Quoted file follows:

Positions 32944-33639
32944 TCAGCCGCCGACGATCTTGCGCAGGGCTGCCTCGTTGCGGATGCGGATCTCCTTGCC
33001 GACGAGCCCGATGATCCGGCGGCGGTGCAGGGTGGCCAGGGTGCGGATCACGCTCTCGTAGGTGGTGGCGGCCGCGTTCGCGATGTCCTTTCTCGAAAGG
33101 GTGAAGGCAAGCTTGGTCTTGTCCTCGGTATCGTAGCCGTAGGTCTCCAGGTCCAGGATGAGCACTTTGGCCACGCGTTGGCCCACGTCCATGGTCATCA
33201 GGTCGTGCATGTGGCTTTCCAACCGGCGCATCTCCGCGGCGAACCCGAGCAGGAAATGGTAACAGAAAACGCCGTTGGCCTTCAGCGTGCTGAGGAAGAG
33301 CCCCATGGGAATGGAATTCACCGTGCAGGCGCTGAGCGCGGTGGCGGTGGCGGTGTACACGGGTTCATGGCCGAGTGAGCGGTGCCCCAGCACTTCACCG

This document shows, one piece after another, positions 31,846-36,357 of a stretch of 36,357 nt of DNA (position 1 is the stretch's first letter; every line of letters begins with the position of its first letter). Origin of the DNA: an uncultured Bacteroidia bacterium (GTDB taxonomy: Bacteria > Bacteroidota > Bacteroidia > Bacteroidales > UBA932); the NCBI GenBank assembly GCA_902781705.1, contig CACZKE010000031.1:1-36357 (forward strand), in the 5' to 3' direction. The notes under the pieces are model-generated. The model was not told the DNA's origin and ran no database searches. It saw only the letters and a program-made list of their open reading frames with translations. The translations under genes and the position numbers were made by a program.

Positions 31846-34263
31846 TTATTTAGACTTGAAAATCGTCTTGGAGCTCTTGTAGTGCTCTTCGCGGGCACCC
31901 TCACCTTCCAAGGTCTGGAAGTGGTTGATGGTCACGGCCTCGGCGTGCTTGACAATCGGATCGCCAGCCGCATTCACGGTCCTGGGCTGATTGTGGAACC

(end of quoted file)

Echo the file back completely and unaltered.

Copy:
Positions 32944-33639
32944 TCAGCCGCCGACGATCTTGCGCAGGGCTGCCTCGTTGCGGATGCGGATCTCCTTGCC
33001 GACGAGCCCGATGATCCGGCGGCGGTGCAGGGTGGCCAGGGTGCGGATCACGCTCTCGTAGGTGGTGGCGGCCGCGTTCGCGATGTCCTTTCTCGAAAGG
33101 GTGAAGGCAAGCTTGGTCTTGTCCTCGGTATCGTAGCCGTAGGTCTCCAGGTCCAGGATGAGCACTTTGGCCACGCGTTGGCCCACGTCCATGGTCATCA
33201 GGTCGTGCATGTGGCTTTCCAACCGGCGCATCTCCGCGGCGAACCCGAGCAGGAAATGGTAACAGAAAACGCCGTTGGCCTTCAGCGTGCTGAGGAAGAG
33301 CCCCATGGGAATGGAATTCACCGTGCAGGCGCTGAGCGCGGTGGCGGTGGCGGTGTACACGGGTTCATGGCCGAGTGAGCGGTGCCCCAGCACTTCACCG

This document shows, one piece after another, positions 31,846-36,357 of a stretch of 36,357 nt of DNA (position 1 is the stretch's first letter; every line of letters begins with the position of its first letter). Origin of the DNA: an uncultured Bacteroidia bacterium (GTDB taxonomy: Bacteria > Bacteroidota > Bacteroidia > Bacteroidales > UBA932); the NCBI GenBank assembly GCA_902781705.1, contig CACZKE010000031.1:1-36357 (forward strand), in the 5' to 3' direction. The notes under the pieces are model-generated. The model was not told the DNA's origin and ran no database searches. It saw only the letters and a program-made list of their open reading frames with translations. The translations under genes and the position numbers were made by a program.

Positions 31846-34263
31846 TTATTTAGACTTGAAAATCGTCTTGGAGCTCTTGTAGTGCTCTTCGCGGGCACCC
31901 TCACCTTCCAAGGTCTGGAAGTGGTTGATGGTCACGGCCTCGGCGTGCTTGACAATCGGATCGCCAGCCGCATTCACGGTCCTGGGCTGATTGTGGAACC